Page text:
Corsets – Are corsets still relevant? 

Corsets have been worn in various forms since the late 1400s. The first bodice and skirt was separated into two garments and stiffened to keep the upper body erect, the tight bodice raised the bust line and pushed the breasts up.

In the mid 1500s the first corset was invented, it was made out of metal, whale bone, horn or buckram worn as an undergarment.

Catherine De Medici an Italian noblewoman, wore the corset, and banned her ladies in waiting to have a waist less than 13inches round. The framework of the corset would help her get the desired shape.

She introduced the corset to the ladies of the french court who embraced it, gained popularity and named it the corset.

 

From this point through history the corset is worn in various shapes and changes of style as undergarments and as pieces of clothing.

Here are some ways the corset has changed over time;

  • 1822, The biggest change for the corset we know today. Metal eyelets are invented allowing the corset to endure greater stress during lacing.
  • 1830, the shape of the corset changed as the hourglass figure became fashionable, with emphasis on a full bust, small waist and full hips.
  • 1848, Joseph Cooper invents the front fastening busk, making it easier to put on and to take off, only loosening the laces.
  • 1851, Roxey Ann Caplin, a British writer and inventor who is credited with being the designer of the corset we are familiar with today. Her unique corsetry designs were exhibited at the World Fair and would become the Victorian style of corset.
  • 1860-70, The construction of the corset changes to panels and pieces.
  • 1900s, a new S bend shape corset is marketed in Paris as a health corset for alleviating pressure on the ribs and supporting the abdomen.
  • 1902, corsets begin to slip below the bust line extending down to the hips brassieres are worn along with the corset, suspenders for stockings are attached.
  • 1914, the corset is at its lowest point changing from the hourglass figure to very little distinction between the hips and waist.
  • World War 1 – 1914 till the end of World War 2 Women enter the workforce, corsets go out of fashion, very few women wear a corset.
  • 1947, Christian Dior reintroduced the wasp waist corset to women’s undergarments, the hourglass figure is back.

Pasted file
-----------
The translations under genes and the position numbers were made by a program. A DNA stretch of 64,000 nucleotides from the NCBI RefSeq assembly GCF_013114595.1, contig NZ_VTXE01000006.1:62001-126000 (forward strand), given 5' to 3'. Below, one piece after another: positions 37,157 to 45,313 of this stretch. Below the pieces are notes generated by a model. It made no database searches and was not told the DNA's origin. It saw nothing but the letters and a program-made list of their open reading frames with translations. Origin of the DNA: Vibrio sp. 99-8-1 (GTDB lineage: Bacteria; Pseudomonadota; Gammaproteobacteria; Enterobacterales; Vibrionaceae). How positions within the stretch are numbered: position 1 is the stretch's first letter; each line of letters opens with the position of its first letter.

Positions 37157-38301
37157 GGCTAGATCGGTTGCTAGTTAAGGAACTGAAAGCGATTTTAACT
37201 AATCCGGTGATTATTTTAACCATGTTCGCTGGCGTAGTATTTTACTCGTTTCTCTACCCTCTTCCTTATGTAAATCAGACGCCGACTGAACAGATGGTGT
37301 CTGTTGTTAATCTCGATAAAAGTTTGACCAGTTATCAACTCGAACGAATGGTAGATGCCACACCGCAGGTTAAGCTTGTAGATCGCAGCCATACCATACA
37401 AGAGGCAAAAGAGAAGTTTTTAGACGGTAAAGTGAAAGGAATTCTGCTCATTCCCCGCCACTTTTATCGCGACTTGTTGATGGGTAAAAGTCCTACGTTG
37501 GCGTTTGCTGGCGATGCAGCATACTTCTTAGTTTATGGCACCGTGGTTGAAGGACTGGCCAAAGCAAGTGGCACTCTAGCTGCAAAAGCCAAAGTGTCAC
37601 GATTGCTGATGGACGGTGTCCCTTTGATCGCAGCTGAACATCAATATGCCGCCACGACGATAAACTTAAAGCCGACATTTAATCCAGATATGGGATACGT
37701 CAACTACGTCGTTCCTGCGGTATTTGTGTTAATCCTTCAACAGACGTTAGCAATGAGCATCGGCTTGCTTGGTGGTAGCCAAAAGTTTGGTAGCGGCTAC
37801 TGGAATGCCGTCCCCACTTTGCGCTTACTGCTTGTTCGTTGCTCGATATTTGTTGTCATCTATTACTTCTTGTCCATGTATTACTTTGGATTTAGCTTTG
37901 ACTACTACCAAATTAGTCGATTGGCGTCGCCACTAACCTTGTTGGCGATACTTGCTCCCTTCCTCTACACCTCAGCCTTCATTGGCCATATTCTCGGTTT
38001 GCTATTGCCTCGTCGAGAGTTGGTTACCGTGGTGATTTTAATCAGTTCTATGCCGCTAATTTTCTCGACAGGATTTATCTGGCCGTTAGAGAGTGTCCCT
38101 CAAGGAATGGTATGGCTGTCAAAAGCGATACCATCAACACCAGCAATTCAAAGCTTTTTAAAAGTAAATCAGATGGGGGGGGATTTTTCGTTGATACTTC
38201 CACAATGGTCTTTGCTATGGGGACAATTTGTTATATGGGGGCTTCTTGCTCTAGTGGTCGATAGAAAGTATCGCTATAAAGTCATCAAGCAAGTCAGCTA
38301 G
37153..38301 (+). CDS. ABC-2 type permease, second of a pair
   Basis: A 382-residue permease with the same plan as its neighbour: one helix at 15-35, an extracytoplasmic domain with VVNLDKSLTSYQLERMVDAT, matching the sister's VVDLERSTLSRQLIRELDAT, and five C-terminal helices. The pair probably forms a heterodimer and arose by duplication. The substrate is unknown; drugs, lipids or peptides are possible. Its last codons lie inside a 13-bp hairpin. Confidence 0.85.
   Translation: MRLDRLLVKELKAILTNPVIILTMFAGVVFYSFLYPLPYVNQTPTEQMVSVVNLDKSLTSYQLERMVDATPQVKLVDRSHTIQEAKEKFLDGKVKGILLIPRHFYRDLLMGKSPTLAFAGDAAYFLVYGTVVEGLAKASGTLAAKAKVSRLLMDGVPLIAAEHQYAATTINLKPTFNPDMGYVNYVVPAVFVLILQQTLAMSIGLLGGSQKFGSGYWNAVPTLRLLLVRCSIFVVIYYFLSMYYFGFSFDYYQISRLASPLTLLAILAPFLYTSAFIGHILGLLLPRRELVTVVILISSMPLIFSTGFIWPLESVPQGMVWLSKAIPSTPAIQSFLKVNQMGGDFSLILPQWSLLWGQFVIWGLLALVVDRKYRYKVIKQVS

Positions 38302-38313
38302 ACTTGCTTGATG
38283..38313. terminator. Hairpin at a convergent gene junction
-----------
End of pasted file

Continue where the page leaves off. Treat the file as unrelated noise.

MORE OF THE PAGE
• 1970’s – 1980’s, Vivienne Westwood began using corsets as part of her punk fashion in the 70s, in the 80s it was Jean Paul Gaultier, Thierry Mugler and more.

Corsets have remained constant in various styles, shapes and forms made from various materials over the centuries.

 

Are corsets popular today?

Yes and just as relevant. Corsets are built for every single body shape,come in a range of styles to suit every taste and can be incorporated into today’s formal and everyday look.

Corsets are still popular as a statement piece of undergarment, there are subcultures where corsets are

popular, the goths, steampunks, burlesque, victoriana and punks.

Corsets can be incorporated into everyday wear, but it is corsets and corset dresses for formal wear and wedding dresses where you can create an illusion of an hourglass figure.

Petite women will find corset dresses enhance their figures, while dresses with a longer corset can lengthen the torso.

The corset has the ability to pull in your waist and give you curves in all the right places.

The corset has been an indispensable article of clothing for centuries, fashion trends have changed women and some men to change the appearance of their bodies. The corset is in a permanent state of reinvention, its timeless appeal still endures.

 

References:
History of Corsets -Wikipedia
Champagne corsets and designs
Viora London
Fine Arts Museum of San Francisco
magazine.corset –story.com
Emily Grace
Corsets in fashion – corset story
Cosmopolitan magazine

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